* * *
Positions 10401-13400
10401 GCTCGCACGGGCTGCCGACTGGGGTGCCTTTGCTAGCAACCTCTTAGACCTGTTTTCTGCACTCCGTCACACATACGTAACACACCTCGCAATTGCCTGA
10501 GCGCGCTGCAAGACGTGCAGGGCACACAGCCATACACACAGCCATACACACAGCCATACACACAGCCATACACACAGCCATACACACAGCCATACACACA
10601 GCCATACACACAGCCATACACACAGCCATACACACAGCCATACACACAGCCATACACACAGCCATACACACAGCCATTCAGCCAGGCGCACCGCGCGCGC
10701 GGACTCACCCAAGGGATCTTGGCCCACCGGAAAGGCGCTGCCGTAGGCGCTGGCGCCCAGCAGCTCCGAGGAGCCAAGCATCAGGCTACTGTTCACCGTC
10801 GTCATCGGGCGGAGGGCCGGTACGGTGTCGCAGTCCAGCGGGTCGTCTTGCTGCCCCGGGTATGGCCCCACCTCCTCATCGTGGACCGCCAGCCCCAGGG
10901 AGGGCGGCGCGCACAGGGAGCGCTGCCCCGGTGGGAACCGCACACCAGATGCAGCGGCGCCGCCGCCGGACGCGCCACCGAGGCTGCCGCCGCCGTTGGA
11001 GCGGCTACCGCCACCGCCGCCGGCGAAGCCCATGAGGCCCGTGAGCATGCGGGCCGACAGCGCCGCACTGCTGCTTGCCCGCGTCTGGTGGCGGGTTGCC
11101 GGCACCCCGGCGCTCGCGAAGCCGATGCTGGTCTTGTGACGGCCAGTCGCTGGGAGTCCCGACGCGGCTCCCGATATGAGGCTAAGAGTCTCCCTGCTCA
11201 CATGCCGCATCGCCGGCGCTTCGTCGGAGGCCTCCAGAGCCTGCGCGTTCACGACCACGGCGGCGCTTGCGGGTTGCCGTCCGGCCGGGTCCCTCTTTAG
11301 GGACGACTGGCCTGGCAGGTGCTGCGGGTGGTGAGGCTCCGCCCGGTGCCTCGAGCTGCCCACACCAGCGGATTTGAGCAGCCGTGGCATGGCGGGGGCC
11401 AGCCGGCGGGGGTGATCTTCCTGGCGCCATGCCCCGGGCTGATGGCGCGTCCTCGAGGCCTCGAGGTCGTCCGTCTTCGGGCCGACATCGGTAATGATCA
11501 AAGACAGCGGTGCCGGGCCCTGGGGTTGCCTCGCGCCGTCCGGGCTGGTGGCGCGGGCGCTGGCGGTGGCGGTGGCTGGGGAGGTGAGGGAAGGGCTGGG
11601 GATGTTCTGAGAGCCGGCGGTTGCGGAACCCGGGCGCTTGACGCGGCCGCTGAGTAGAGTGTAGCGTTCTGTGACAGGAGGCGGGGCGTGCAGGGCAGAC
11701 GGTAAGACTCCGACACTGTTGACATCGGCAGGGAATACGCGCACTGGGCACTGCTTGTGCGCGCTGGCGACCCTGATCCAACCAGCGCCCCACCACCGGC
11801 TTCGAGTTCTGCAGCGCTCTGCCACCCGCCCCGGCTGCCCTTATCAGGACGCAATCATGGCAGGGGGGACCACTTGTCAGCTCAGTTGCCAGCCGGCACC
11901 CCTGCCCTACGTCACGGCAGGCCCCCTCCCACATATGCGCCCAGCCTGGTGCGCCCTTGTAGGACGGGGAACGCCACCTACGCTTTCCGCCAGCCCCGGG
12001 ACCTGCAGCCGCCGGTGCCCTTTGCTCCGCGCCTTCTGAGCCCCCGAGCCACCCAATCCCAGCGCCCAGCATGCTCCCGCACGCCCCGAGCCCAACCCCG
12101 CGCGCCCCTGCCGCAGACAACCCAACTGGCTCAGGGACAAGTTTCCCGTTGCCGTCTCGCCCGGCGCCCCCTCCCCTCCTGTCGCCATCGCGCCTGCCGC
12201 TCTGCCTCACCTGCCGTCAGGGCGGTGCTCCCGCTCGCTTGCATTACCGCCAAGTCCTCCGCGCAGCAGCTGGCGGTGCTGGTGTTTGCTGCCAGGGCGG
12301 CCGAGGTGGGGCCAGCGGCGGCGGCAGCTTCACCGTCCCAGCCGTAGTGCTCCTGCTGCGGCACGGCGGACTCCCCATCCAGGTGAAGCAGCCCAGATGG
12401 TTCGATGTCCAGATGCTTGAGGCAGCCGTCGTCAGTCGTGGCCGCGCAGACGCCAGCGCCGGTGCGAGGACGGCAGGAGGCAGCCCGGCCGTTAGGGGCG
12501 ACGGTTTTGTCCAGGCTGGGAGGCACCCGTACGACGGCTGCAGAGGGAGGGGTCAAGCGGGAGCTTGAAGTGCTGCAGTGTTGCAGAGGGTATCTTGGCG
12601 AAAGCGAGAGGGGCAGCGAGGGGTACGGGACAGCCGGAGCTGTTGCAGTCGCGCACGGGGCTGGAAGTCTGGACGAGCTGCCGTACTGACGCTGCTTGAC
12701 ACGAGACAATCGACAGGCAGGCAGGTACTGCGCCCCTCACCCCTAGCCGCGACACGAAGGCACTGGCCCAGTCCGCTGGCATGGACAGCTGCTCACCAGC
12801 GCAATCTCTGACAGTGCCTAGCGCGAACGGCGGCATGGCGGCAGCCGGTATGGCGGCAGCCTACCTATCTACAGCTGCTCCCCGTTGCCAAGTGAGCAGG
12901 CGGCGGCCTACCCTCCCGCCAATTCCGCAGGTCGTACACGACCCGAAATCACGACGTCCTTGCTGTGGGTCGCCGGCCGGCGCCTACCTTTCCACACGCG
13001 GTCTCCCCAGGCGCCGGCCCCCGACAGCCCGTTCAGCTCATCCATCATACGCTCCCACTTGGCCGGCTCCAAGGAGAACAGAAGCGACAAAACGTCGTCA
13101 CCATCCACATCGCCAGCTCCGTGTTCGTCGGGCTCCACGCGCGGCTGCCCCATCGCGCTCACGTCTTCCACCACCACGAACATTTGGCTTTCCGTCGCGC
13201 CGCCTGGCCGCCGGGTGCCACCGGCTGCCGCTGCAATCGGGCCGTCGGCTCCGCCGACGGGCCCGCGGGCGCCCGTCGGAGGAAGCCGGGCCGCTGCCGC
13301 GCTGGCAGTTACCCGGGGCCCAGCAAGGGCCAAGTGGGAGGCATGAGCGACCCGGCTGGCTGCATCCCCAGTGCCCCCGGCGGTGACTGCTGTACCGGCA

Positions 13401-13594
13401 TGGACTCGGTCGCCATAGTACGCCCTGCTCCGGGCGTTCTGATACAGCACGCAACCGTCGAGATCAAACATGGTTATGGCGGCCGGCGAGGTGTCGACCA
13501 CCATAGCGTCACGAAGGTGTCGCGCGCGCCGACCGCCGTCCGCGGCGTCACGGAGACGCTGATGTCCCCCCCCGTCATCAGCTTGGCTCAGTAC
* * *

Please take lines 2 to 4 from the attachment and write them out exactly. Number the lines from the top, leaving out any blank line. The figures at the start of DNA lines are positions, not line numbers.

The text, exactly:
10401 GCTCGCACGGGCTGCCGACTGGGGTGCCTTTGCTAGCAACCTCTTAGACCTGTTTTCTGCACTCCGTCACACATACGTAACACACCTCGCAATTGCCTGA
10501 GCGCGCTGCAAGACGTGCAGGGCACACAGCCATACACACAGCCATACACACAGCCATACACACAGCCATACACACAGCCATACACACAGCCATACACACA
10601 GCCATACACACAGCCATACACACAGCCATACACACAGCCATACACACAGCCATACACACAGCCATACACACAGCCATTCAGCCAGGCGCACCGCGCGCGC